If the white wines we’ve recommended so far are too tart or light for your tastes, oaked chardonnay will be your calling card. This grape is an outlier among white wine thanks to its responsiveness to oak aging, resulting in a whole new arrangement of flavors and mouthfeels.
Oaked chardonnay has a famously buttery finish and creamy mouthfeel, unparalleled when paired with a melt-in-your-mouth scallop platter. You’ll also enjoy faint notes of vanilla, cedar, or roasted almonds.
We Recommend Oaked Chardonnay For: Grilled or Roasted Scallops
Since oaked chardonnay is savory and rich, you’ll need a more robust scallop recipe to match. Grilled scallops add a whiff of charr that pair nicely with your wine’s buttery texture.
An especially mouthwatering pairing is oaked chardonnay’s creamy mouthfeel with a plate of breaded, roasted scallops.
Best Red Wine For Scallops
While red wine is rarely paired with scallops, there are a few grape varieties that are bright and tangy enough to bring out the best in seafood.
A famously easy-drinking wine thanks to its reduced tannins, barbera is one of our top choices for scallop dishes. This Italian wine is lively and fresh enough to balance out your shellfish, but not so vigorous it drowns everything out.
The flavor notes you’ll enjoy most often with barbera are dried strawberries, cherries, and blackberries. Oaked varieties may yield hints of nutmeg and cloves.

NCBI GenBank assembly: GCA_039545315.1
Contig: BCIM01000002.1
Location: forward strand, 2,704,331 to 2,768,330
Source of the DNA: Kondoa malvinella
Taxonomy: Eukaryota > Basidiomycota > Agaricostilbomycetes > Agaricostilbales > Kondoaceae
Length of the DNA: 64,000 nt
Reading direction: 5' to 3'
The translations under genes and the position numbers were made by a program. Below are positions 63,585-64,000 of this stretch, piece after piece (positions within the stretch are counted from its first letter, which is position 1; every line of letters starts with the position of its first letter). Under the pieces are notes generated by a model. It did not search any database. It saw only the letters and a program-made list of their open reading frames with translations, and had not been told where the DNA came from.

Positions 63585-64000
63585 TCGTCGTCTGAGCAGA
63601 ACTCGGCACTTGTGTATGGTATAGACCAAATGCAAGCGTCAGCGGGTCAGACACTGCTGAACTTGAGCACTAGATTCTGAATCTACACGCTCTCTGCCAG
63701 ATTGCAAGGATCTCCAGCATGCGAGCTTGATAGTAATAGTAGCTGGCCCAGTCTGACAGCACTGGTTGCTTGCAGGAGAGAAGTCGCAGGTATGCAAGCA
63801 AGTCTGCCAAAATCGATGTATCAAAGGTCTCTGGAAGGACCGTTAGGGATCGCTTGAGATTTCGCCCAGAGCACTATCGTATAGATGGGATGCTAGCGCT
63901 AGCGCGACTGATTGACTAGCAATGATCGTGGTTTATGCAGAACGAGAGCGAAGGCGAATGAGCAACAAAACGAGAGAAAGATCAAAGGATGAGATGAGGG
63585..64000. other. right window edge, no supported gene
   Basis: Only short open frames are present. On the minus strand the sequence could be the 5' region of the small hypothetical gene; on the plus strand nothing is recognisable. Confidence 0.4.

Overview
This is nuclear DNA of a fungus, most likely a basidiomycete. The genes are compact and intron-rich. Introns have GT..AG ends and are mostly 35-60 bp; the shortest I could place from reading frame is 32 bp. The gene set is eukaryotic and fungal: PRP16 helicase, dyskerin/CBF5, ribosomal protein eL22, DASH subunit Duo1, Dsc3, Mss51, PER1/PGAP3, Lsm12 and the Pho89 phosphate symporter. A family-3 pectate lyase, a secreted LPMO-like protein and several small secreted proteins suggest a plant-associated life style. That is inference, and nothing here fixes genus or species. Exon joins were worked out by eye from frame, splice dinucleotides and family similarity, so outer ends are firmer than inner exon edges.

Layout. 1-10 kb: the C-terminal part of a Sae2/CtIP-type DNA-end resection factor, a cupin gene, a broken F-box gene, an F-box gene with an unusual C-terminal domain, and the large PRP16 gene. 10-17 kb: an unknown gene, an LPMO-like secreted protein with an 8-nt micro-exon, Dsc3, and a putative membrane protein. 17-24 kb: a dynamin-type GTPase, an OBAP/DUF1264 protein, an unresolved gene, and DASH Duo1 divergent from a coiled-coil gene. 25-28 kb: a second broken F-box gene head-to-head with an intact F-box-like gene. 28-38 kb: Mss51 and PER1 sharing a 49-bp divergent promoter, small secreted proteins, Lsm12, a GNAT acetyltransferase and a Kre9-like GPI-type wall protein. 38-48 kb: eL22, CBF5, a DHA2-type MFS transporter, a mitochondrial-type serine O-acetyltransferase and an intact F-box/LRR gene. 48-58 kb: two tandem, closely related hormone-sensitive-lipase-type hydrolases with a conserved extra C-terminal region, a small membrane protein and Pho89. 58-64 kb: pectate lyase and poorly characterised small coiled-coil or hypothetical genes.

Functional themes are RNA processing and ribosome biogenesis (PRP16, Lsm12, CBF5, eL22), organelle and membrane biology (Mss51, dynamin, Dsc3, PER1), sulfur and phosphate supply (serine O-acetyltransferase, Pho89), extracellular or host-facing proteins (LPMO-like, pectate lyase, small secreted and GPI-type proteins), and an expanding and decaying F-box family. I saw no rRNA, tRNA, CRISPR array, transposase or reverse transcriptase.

We Recommend Barbera For: Roasted Scallops
Barbera’s fruit-forward nature and lean toward baking spices make it a perfect choice for roasted scallops. Your dish will be toasted, juicy, and meaty enough to make your wine sing.
With a similar flavor profile to barbera, grenache is another easy pick for your next scallop dish. While not as popular as pinot noir or cabernet sauvignon, grenache has been picking up steam for its unique flavor notes.
Barbera and grenache both have dominant flavors of cherries and strawberries. Where they differ is grenache’s surprising lean toward orange rind and grapefruit. When oaked, grenache can also boast tobacco and herbal notes.
We Recommend Grenache For: Grilled or Roasted Scallops
Grenache is a highly complex wine that gets even more so when oaked, so cook a complex scallop dish to match. Grilled scallops dunked in herbs or butter will pair well with grenache’s red fruit and citrus.
Roasted scallops are especially well-suited to an oaked vintage, offering a toasty character to your wine’s smoky, herbal finish.
Rosé For Scallops
When white wine is too acidic and red wine too fruity, rosé offers the best of both worlds. Since blushing wines can be made from any red wine grape, we’ve chosen a few in particular for scallops.
We Recommend Rosé Made From Pinot Noir For: Raw or Poached
Rosé made from pinot noir is rich with strawberry, raspberry, and melon notes. Raw scallops won’t be overwhelmed by the bright red fruit, while poached scallops offer a savory contrast.
We Recommend Rosé Made From Grenache For: Grilled
Rosé from grenache is a little more acidic, leaning toward lemon zest and tart raspberries. A grilled scallop dish will favor this lean toward citrus and bramble.